Stakeholders in the printing industry on Wednesday in Abuja said poor patronage and lack of support from government had contributed to low growth of the industry in the country.
The stakeholders spoke at the 2019 Nigeria International Print Expo with the theme “New Frontiers in Print Business in Nigeria”.
They called for an enforcement of the Federal Governments Executive Order (EO) five to drive the growth of the industry.
Mr Tunde Obokhai, Managing Director DCS Integrated Media Limited, said the aim of the show was to bring to the front burner opportunities inherent in the printing industry.
The opportunities, he said was currently suffering due to lack of government support.
He called on government to impose tariff on printed jobs from abroad, adding that the industry had the capacity to employ a large percentage of Nigerians.
“The printing industry is suffering from lack of capacity and lack of patronage by even the government.
“It is a business that can employ a lot of people but policies have been skewed to encourage printing abroad.
“That is why it is cheaper to print abroad. People print government jobs abroad and it has negative impact on the economy,” he said
He added that the industry needed support and urged government to stop printing things like ballot papers abroad.
“We should enforce the printing policies to grow the industry,” he noted.
In his remarks, President, Chartered Institute of Professional Printers of Nigeria (CIPPON), Mr Gbemi Malomo, said unscrupulous elements in government deny the local printers job.
He added that if the industry had all the required support, it had the potential of reducing the unemployment rate in the country.
He said there was urgent need for the government to enforcement the EO five and explore ways of promoting the printing industry for job creation.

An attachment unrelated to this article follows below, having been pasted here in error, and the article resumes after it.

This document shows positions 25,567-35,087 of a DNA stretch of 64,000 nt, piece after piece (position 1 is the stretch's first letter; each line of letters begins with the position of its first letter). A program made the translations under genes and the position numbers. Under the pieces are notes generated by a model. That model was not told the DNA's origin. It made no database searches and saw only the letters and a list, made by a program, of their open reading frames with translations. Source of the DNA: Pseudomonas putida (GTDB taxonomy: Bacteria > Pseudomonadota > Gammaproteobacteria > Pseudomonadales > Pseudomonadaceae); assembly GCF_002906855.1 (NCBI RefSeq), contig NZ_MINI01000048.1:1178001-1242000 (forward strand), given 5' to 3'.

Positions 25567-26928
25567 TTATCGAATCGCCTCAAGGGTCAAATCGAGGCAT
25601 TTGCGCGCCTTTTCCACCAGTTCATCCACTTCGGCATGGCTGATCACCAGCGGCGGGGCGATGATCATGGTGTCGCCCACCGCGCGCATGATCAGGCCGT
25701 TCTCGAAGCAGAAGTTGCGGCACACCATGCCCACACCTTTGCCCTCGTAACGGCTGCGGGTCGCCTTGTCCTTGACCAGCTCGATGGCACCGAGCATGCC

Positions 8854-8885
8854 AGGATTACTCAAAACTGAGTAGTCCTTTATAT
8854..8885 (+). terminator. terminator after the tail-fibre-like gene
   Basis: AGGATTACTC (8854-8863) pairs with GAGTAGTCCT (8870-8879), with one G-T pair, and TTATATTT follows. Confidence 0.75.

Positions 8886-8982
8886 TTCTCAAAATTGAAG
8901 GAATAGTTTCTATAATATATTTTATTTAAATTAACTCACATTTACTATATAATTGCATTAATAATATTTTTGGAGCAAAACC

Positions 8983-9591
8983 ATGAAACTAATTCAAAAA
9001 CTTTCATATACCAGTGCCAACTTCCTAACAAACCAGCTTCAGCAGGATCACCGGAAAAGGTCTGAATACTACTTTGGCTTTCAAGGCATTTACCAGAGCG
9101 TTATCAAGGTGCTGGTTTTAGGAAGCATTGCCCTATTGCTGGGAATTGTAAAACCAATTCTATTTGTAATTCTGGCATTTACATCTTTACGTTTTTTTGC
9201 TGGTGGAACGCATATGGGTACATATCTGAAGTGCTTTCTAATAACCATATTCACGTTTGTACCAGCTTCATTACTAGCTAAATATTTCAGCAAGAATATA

“The legislation is there and what we need now is enforcement, The Executive Order five says jobs should be printed locally but that is not done.
“The major problem in this country is unemployment. We go treating symptoms rather than the root cause of the problem.
“There is need for us to give Nigerians jobs to do; those contracts taking abroad should be done locally,” he said.
The Permanent Secretary Ministry of Information, Mrs Grace Gekpe, said the Government would address the identified challenges facing the printing industry.
She said that the paper mill industry and the ink policies if implemented would go a long way in improving the industry.
“We have the woods that can make the print industry cheap and so it is a shame that we are still importing printing materials,”
Gekpe added that there was the need to build capacity of the printers and imbibe good maintenance culture.
Also, in his paper presentation, Dr Rotimi Oladele emphasised the need to stop importation of prints and grow capacity locally.
Oladele who scored the tertiary institutions zero in terms of printing education called on Universities to include printing in their curriculum.